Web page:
Supply of office space in Nairobi outstrips demand by four times

March 12, 2018 (2 weeks ago)
Oversupply was as a result of increased construction with 3 Million square feet of offices added to the market

, NAIROBI, Kenya, Mar 12 – The rapid development of commercial buildings in Nairobi over the recent past has seen an oversupply of office space with available space in 2017 standing at 6.3 million square feet against a demand of 1.6 million square feet.

A report by Cytonn Real Estate reveals the oversupply is 62 percent higher compared to 2016 with analysts at the company expecting the demand-supply mismatch to continue in 2018 with the gap growing by 12.8 percent.

“The increase in the oversupply was as a result of increased supply with 3 Million square feet of offices added to the market, reduced demand due to the protracted electioneering period that led to investors adopting a wait and see attitude and tough operating environment characterized by low credit supply as a result of the implementation of the Banking Amendment Act, 2015,” Cytonn Research Analyst Nancy Murule noted.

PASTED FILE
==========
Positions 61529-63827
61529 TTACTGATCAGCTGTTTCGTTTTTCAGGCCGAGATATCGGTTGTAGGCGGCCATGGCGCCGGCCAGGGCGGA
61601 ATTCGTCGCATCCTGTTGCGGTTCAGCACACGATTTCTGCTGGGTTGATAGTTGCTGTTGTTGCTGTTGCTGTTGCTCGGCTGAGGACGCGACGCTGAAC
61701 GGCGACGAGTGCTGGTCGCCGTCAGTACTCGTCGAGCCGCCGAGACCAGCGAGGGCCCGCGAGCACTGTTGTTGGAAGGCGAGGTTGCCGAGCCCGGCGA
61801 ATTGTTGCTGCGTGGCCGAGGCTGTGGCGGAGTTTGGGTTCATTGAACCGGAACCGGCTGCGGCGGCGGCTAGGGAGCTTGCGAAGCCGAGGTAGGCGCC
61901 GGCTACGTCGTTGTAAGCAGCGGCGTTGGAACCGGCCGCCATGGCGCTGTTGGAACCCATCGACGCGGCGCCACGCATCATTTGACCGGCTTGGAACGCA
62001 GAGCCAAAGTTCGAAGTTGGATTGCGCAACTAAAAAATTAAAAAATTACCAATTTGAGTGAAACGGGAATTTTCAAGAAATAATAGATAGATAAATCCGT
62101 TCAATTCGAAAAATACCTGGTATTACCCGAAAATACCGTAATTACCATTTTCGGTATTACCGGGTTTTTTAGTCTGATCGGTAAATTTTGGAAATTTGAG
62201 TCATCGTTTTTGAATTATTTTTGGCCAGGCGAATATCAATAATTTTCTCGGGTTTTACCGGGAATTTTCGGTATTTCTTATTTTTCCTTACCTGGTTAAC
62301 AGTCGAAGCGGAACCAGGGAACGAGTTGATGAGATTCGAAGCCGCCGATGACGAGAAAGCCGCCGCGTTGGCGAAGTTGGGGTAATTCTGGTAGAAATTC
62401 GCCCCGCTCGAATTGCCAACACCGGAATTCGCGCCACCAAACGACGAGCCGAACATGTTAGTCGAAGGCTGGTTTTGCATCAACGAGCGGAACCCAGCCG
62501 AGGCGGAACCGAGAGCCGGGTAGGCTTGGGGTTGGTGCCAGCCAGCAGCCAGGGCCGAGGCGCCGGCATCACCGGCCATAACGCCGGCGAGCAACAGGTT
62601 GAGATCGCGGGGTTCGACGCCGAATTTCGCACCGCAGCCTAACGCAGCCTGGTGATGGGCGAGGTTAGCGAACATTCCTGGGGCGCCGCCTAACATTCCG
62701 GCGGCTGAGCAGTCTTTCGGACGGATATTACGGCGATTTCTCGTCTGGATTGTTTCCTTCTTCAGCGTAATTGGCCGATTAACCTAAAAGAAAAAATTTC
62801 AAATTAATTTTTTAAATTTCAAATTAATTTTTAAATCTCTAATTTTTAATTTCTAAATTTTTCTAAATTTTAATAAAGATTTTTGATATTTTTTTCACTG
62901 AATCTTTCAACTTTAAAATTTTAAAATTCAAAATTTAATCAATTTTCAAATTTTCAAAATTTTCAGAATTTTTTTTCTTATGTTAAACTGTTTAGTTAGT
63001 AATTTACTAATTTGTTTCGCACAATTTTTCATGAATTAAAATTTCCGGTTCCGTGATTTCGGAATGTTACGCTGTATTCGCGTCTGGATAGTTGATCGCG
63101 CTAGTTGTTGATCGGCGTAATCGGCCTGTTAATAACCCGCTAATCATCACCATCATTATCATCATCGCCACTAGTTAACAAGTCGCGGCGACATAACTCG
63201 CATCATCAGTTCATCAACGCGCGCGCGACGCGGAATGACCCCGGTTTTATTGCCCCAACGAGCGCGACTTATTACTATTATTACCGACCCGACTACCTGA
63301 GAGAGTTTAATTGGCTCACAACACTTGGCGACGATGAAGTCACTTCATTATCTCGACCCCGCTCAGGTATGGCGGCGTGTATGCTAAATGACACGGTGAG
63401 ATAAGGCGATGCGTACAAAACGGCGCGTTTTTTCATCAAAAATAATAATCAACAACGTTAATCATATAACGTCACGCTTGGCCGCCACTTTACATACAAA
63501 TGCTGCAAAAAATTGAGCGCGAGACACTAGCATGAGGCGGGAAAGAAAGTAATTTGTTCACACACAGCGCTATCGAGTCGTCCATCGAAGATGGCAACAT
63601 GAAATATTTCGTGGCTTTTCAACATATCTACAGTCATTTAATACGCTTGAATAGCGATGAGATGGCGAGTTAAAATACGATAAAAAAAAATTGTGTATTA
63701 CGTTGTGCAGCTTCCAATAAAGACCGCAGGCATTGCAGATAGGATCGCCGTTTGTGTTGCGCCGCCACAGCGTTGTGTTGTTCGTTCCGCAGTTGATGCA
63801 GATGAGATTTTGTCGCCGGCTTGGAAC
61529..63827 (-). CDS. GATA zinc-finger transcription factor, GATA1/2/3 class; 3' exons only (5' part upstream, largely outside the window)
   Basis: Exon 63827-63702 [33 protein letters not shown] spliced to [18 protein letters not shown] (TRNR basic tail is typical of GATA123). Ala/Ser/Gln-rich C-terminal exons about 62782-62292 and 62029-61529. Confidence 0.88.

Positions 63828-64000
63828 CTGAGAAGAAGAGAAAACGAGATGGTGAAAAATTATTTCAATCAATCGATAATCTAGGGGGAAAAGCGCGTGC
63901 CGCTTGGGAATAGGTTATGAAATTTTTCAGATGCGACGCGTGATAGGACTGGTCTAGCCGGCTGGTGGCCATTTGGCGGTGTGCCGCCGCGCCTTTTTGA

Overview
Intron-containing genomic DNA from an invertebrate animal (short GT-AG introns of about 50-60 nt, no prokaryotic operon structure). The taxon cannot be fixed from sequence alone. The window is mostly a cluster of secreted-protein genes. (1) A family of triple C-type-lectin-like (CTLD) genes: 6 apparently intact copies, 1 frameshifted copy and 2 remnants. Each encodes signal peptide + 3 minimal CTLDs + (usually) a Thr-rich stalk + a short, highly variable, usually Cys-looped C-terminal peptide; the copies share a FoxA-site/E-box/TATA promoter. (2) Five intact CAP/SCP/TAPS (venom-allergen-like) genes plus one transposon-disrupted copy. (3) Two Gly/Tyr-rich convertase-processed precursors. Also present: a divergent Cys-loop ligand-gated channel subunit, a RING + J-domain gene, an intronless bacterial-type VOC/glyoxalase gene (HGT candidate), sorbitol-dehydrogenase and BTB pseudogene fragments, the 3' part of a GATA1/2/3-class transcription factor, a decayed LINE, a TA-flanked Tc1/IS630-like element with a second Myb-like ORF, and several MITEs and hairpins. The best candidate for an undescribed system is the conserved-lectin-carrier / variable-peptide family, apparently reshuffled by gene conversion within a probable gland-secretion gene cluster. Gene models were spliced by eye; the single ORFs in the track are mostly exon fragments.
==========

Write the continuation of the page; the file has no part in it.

As a result, rental yields and occupancy rates declined 0.1 percent points and 4.6 percent points, respectively to 9.2 percent and 83.2 percent, from 9.3 percent and 88.0 percent, respectively due to the increase in supply.

The best performing submarkets were Parklands and Karen with average rental yields of 9.7 percent and 9.5 percent, respectively.

The high yields are as a result of prime locations that enable the areas to charge a premium on rents. CBD, Mombasa Road and Thika Road were the worst performers with average rental yields of 8.7 percent and 8.5 percent, respectively.

Grade A offices recorded the highest yields that stood at 9.8 percent compared to Grade B and C that had yields of 9.3 percent and 8.4 percent, respectively.

According to the report, combining analysis of node and class performance, the office opportunity for Grade A spaces exists in Kilimani with yields of 9.9 percent. For Grade B, the opportunity exists in Parklands with yields of 9.9 percent, while for Grade C the opportunity is mainly in Kilimani with average yields of 9.1 percent.

As a result, rental yields have declined by 0.1 percent which has led to reduced development activity with office properties in Karen and Parklands fetching higher yields

Analysts at Cytonn recommend a long-term view on commercial space investment and in specific pockets of value such as serviced offices and green buildings.

Cytonn sees a “buyers market as developer struggle to fill up spaces, therefore, giving tenants bargaining power.”


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